By Ashley Meeks
(Reuters) - The first defendant in a conspiracy involving leaders of a tiny New Mexico border town who ran guns to violent Mexican drug cartels has been sentenced to nearly four years in prison, U.S. Attorney Robert Pitman said on Thursday.
Judge Robert Brack sentenced Vicente "Tito" Carreon to 46 months in prison on Wednesday in federal court in Las Cruces, New Mexico, Pitman said. Brack also ordered three years of supervised release for Carreon.
Though not a ringleader in the larger conspiracy, Carreon was observed at a stash house concealing 20 9 mm pistols in luggage later taken by village truck to a bus station in El Paso, Texas, in January 2011, according to the indictment.
The next month, Carreon helped dispose of packaging for 10 more 9 mm pistols in Chaparral, New Mexico, He pleaded guilty to the crimes in July 2011.
Former Columbus police chief Angelo Vega, former mayor Eddie Espinoza and former Columbus village trustee Blas "Woody" Gutierrez are among the 12 who pleaded guilty in the conspiracy.
Gutierrez, who remains in federal custody awaiting sentencing, faces up to 280 years in prison, while Espinoza could be sentenced to 50 years and Vega to 35.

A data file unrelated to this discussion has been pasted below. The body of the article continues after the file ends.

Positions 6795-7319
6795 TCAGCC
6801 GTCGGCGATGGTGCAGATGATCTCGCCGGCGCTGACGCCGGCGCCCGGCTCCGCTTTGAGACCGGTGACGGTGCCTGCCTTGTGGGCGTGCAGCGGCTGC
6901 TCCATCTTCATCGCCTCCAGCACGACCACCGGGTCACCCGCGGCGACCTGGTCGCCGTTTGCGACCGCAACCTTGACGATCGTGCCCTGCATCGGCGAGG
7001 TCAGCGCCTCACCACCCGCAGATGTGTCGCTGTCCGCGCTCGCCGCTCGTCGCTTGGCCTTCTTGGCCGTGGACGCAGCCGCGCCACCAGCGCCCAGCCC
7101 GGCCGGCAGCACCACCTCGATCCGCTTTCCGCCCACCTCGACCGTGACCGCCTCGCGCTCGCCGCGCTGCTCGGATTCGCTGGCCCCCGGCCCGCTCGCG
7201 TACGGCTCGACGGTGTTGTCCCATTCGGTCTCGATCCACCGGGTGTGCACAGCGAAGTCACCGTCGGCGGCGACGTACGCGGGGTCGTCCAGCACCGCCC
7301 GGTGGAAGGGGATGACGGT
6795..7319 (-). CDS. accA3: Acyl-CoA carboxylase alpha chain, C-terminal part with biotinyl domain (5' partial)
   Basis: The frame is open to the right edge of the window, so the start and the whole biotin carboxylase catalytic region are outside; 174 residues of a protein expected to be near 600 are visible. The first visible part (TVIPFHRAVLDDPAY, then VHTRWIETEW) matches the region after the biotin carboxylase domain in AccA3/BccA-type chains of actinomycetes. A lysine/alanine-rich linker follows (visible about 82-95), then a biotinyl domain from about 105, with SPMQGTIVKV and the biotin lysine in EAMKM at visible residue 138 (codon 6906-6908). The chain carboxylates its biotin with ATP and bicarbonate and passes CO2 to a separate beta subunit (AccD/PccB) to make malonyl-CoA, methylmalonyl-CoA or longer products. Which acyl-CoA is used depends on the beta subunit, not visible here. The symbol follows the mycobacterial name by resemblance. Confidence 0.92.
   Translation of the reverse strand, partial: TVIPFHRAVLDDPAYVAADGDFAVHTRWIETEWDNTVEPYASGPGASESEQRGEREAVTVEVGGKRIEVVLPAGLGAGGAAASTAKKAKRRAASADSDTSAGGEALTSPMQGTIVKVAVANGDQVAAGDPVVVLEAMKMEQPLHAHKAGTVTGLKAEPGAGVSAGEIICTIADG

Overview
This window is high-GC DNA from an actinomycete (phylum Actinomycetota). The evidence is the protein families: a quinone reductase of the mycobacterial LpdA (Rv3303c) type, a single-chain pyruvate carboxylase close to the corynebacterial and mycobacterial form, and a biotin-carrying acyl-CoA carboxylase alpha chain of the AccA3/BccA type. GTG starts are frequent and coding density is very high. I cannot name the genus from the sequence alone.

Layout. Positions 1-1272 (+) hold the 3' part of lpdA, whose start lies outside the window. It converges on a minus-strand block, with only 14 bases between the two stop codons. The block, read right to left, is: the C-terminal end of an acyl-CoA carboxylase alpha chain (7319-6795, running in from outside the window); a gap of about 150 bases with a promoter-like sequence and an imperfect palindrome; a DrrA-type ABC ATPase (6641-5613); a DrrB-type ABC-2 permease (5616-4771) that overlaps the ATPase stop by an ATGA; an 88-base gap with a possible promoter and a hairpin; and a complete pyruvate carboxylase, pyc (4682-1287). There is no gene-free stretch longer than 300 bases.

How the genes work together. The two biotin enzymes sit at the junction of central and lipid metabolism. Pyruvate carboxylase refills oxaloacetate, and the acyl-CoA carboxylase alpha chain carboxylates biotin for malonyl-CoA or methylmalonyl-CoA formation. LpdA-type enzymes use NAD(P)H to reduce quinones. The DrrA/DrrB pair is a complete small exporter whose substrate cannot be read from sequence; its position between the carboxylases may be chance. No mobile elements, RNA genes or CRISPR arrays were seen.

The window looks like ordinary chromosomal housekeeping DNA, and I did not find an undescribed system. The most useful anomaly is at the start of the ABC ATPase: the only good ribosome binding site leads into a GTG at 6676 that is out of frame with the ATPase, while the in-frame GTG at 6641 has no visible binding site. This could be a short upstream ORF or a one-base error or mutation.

Gutierrez's wife, who has not pleaded guilty, is scheduled to begin trial next month in Las Cruces. A final defendant, Ignacio "Nacho" Villalobos, remains a fugitive.
The public affairs office of the U.S. Attorney's Office in El Paso said on Thursday that no other sentencing dates have been scheduled.
Prosecutors said that between January 2010 and March 2011, the defendants used their positions to facilitate and safeguard the trafficking of around 200 guns worth about $70,000, including assault rifles, to Mexico.
Some of those weapons were later recovered at drug busts and murders in Mexico. Prosecutors said tactical gear and body armor were also smuggled to the Ciudad Juarez-based La Linea organization, sometimes using village vehicles.
Formed by renegade police officers in the northern Mexico state of Chihuahua, La Linea act as enforcers for the Juarez cartel, a group based in Ciudad Juarez that controls some of the main drug trafficking routes into the United States.
Prosecutors had asked Carreon be imprisoned for 87 months due to the severity of the ongoing violence in Mexico, which has left about 50,000 people dead in cartel-related mayhem since late 2006.
The gun-running scandal brought fresh notoriety to Columbus, best known for a raid by famed bandit-turned-revolutionary Francisco "Pancho" Villa in 1916 that left 18 Americans dead and the isolated frontier town a smoldering ruin.
Last July, the cash-strapped community dissolved its police force as it had no budget to pay for it. Policing has since been taken over by the Luna County Sheriff's Department.
(Editing by Tim Gaynor and Cynthia Johnston)